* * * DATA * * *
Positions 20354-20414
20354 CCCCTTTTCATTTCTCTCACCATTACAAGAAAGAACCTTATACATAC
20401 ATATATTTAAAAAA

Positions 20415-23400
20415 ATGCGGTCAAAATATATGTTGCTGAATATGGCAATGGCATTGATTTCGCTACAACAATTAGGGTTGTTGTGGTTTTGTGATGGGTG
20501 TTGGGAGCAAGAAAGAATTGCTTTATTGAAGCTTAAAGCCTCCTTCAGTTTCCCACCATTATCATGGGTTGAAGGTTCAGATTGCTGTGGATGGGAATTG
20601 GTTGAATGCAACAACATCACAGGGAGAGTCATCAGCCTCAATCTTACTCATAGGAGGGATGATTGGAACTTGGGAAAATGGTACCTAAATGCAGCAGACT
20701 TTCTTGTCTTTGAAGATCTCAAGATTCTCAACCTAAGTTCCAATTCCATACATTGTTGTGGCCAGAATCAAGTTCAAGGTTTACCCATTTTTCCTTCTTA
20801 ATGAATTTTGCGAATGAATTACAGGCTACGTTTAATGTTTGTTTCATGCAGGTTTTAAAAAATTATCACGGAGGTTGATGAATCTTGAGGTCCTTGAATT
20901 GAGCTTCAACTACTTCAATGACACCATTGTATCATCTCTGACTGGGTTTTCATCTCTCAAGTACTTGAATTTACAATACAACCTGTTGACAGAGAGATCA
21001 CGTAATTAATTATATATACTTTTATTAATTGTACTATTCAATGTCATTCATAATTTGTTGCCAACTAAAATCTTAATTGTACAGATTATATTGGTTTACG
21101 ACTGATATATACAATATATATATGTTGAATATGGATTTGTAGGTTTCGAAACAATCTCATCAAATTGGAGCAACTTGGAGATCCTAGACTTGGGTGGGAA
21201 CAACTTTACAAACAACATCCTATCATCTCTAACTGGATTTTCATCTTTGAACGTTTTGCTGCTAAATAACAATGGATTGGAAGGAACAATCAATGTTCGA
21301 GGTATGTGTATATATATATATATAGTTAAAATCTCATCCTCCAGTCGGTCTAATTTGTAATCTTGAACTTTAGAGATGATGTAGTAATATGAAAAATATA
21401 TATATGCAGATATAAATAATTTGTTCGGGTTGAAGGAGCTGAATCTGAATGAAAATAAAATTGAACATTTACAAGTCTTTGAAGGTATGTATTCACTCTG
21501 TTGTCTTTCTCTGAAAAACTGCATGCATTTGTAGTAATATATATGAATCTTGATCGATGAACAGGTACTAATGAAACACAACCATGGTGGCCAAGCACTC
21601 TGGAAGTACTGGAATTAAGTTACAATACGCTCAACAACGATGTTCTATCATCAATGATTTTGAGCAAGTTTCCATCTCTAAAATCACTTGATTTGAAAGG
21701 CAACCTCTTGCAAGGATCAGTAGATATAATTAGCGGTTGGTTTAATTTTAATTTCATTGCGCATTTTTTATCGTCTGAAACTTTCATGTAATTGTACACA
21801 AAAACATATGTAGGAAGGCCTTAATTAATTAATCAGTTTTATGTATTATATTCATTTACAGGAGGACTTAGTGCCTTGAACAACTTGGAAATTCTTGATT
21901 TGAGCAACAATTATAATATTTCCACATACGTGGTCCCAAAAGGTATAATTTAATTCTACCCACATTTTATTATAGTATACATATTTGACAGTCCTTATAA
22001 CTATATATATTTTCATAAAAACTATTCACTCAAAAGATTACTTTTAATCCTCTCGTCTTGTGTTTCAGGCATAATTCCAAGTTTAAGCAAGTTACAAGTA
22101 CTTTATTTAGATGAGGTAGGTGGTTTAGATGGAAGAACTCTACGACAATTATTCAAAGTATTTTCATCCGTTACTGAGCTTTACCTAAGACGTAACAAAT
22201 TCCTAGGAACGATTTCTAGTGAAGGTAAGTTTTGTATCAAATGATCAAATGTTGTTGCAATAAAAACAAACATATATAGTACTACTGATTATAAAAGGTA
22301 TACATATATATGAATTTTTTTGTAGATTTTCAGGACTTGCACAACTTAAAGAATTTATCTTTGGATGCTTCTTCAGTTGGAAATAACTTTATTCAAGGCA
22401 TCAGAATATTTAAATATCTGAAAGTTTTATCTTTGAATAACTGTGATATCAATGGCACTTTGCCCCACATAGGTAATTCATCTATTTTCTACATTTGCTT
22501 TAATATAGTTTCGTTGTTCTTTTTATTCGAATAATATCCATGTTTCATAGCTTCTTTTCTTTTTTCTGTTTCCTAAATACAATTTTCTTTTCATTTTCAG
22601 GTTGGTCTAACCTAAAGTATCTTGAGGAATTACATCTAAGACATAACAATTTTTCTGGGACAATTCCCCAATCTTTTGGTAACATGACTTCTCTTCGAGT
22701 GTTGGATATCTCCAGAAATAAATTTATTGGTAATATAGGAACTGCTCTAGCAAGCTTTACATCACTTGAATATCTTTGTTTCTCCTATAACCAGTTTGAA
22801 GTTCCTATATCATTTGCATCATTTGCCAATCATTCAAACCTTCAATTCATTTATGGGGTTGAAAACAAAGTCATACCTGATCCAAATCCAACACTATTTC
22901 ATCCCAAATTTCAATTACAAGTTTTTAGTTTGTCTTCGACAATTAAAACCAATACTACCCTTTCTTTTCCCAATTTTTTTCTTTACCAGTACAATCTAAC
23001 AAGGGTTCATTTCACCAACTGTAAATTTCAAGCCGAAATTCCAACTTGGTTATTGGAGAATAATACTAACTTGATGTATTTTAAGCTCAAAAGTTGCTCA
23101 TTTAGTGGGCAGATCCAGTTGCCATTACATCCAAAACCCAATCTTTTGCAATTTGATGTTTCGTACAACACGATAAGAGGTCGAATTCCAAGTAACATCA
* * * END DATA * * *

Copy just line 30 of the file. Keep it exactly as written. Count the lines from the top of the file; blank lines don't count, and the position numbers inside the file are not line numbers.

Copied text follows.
22901 ATCCCAAATTTCAATTACAAGTTTTTAGTTTGTCTTCGACAATTAAAACCAATACTACCCTTTCTTTTCCCAATTTTTTTCTTTACCAGTACAATCTAAC